I never heard anyone call my mother "Rufus" but apparently her college friends did. I do remember both her brother and her sister calling her "Ruthie Puthie" or "Roothie Poothie" or however it is spelled. No matter. She was "Mama" to me.

PRIMARY indicates that her major at the State Teachers College was primary education. She wanted to teach young children. Clear enough.

That leaves ARYAN, which almost made me drop my teeth.

Really? ARYAN?? As in white supremacists and Nazis and the like?

Absolutely not.

A little more poking around revealed that there were several literary societies at West Chester, and the one my mother belonged to happened to be called ARYAN. There was another called HERODOTUS, and there were others. These clubs had existed at the college for many years, long before the unfortunate turn of events in the world that gave the word an entirely different meaning. Actually, it originally meant "noble" in the ancient Vedic literature of India. If you want to learn more about Aryans, click here. If not, we stand adjourned until the next regular session.

page 114 of 1930 Serpentine

Wednesday, June 14, 2017

Equal time, or Remembrance of Things Past (part 17,643.5)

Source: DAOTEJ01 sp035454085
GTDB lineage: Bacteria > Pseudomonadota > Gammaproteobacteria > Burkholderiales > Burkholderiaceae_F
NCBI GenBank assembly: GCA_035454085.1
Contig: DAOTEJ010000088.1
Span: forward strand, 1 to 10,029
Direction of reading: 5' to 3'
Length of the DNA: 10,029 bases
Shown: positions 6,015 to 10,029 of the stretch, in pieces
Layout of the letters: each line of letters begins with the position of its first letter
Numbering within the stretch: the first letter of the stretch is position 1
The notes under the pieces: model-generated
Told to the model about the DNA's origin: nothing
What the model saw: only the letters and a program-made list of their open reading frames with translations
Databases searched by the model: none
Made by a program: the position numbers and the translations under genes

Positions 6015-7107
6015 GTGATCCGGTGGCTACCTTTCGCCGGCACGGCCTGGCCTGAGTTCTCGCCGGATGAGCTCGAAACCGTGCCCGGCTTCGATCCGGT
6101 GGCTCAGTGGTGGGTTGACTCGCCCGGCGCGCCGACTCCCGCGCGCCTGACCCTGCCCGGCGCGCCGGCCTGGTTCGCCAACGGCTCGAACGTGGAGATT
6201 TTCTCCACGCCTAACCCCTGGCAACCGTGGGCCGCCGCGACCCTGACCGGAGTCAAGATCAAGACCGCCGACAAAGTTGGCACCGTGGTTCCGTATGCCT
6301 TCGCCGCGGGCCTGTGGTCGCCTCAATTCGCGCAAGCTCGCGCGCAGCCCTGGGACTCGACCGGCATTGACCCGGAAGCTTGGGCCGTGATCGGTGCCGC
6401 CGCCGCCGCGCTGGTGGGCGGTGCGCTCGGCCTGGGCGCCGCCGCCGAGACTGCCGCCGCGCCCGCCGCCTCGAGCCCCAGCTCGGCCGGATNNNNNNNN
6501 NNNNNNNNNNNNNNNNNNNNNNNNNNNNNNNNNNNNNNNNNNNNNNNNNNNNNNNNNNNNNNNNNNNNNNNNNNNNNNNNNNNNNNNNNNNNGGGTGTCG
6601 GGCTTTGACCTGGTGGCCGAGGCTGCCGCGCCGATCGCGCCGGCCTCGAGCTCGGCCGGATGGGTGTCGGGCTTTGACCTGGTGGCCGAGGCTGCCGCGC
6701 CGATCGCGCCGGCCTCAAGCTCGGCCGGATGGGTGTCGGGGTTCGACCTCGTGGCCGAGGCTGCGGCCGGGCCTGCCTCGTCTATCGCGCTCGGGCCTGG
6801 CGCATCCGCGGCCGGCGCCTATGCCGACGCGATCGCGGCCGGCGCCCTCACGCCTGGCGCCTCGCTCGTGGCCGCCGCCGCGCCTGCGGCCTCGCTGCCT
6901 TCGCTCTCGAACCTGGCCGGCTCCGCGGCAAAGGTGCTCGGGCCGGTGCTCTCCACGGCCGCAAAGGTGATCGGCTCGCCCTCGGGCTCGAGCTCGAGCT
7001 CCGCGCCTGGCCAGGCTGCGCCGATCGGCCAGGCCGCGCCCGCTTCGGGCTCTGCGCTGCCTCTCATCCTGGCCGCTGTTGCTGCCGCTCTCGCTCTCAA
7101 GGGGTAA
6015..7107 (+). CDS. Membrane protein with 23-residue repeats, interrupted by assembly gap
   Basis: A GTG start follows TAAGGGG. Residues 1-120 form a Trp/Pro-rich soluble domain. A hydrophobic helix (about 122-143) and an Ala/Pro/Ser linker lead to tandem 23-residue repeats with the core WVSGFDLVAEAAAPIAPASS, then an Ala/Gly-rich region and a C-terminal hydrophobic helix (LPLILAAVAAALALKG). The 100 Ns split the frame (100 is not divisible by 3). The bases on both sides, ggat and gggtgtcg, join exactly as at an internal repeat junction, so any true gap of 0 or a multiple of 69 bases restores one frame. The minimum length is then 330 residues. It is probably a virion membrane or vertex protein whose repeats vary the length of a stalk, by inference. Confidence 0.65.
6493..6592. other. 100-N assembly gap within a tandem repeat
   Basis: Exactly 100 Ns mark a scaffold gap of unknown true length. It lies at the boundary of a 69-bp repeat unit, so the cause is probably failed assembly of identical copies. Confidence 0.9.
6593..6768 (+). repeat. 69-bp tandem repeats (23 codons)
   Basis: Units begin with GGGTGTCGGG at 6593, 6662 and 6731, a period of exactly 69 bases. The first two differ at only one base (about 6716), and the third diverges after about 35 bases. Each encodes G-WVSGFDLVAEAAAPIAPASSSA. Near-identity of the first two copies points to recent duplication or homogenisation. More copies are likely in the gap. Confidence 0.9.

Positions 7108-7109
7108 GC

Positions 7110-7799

In the previous post, I showed you a map of Dallas County, Texas, with the city of Coppell highlighted in red. In this post, I show you a map of Tarrant County, Texas, with the city of Mansfield highlighted in red. The largest city (by both population and area) in Dallas County is Dallas. The largest city (by both population and area) in Tarrant County is Fort Worth. Local residents now call the entire area "the Metroplex" but the rest of the world, thanks mostly to the airline industry, call it DFW. The entire Combined Statistical Area now covers 20 counties and has over seven million residents.

I lived in my yute in both Mansfield (population then, 1,200; now, close to 70,000) and Coppell (population then, 600; now, more than 40,000).


What follows is from the section headed "History" in the Wikipedia article, "Mansfield, Texas."

The first wave of European settlers arrived in the rolling Cross Timbers country of north central Texas in the 1840s. Primarily of Scotch-Irish origins, these pioneer farmers came for the most part from southern states, following the frontier as it shifted west of the Mississippi. They entered an area where Native Americans had been living for thousands of years. The Comanche posed a serious threat to the settlers, and in 1849, the U.S. Army established Fort Worth to protect the farms along the sparsely populated frontier.

The area southeast of the fort (and of the Trinity River) was well protected and presumably fairly well settled by the early 1850s. In one well-documented case, eight related families migrated to the area in 1853 from Illinois. Three of the four Gibson brothers in this group established homesteads about 4 miles (6t km) northwest of present-day Mansfield. This settlement, which became known as the Gibson Community, included a school and a church building by 1860.